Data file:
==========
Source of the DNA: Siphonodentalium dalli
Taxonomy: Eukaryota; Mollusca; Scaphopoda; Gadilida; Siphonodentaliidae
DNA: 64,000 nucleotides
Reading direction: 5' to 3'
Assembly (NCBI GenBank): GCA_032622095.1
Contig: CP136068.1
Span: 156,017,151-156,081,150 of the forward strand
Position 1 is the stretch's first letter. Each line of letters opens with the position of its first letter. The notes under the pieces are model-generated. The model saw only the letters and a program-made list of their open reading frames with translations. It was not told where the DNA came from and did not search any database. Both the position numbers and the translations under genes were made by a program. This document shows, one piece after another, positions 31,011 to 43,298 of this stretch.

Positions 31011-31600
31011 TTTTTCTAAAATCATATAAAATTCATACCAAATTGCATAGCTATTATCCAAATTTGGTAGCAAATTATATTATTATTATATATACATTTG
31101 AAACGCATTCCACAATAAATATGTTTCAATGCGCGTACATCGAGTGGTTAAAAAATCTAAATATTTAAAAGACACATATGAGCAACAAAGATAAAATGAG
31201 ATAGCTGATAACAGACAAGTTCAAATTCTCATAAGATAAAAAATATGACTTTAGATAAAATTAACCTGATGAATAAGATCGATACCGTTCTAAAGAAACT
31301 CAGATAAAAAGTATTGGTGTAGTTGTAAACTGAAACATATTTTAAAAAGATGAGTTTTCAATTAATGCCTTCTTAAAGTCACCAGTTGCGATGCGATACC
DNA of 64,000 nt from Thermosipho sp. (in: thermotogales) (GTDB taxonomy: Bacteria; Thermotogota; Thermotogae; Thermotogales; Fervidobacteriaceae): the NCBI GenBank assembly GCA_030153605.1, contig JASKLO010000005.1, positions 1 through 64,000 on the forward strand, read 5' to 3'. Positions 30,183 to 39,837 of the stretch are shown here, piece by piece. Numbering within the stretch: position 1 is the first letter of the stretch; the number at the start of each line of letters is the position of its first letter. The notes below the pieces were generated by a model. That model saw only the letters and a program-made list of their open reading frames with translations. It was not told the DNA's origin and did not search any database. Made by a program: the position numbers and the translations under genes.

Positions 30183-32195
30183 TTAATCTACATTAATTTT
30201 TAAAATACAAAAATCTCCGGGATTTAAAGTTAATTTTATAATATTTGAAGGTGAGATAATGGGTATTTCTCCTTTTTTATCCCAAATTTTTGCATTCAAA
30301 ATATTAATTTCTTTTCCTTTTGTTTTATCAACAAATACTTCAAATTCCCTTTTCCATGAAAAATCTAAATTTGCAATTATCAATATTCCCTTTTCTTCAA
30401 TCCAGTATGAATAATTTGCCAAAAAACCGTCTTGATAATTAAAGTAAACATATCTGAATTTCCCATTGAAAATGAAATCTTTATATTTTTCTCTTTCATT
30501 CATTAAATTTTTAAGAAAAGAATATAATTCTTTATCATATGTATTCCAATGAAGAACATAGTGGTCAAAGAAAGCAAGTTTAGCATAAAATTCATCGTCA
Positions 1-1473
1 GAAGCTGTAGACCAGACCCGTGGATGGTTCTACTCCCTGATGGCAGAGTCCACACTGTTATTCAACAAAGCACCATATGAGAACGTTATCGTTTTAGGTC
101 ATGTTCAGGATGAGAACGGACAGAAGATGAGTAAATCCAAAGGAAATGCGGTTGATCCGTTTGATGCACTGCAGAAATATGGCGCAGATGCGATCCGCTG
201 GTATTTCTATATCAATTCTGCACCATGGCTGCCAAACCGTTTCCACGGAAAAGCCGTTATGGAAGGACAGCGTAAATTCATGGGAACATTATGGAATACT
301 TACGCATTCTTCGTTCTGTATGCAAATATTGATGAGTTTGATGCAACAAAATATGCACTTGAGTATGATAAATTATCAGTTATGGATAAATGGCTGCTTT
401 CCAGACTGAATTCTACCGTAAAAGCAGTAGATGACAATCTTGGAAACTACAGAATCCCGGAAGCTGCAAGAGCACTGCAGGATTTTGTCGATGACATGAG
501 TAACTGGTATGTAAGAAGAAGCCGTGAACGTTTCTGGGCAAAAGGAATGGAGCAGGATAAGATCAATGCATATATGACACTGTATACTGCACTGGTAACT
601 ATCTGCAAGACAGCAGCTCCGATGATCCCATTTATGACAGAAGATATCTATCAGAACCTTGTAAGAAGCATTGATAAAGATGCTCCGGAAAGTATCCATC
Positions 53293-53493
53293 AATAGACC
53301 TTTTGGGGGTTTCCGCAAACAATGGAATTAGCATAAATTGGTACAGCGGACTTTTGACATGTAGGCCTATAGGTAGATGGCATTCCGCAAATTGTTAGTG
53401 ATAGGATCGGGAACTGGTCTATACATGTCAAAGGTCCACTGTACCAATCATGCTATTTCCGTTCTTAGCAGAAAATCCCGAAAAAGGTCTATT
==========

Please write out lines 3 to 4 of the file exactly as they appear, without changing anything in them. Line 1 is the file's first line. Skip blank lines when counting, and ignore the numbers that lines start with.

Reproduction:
DNA: 64,000 nucleotides
Reading direction: 5' to 3'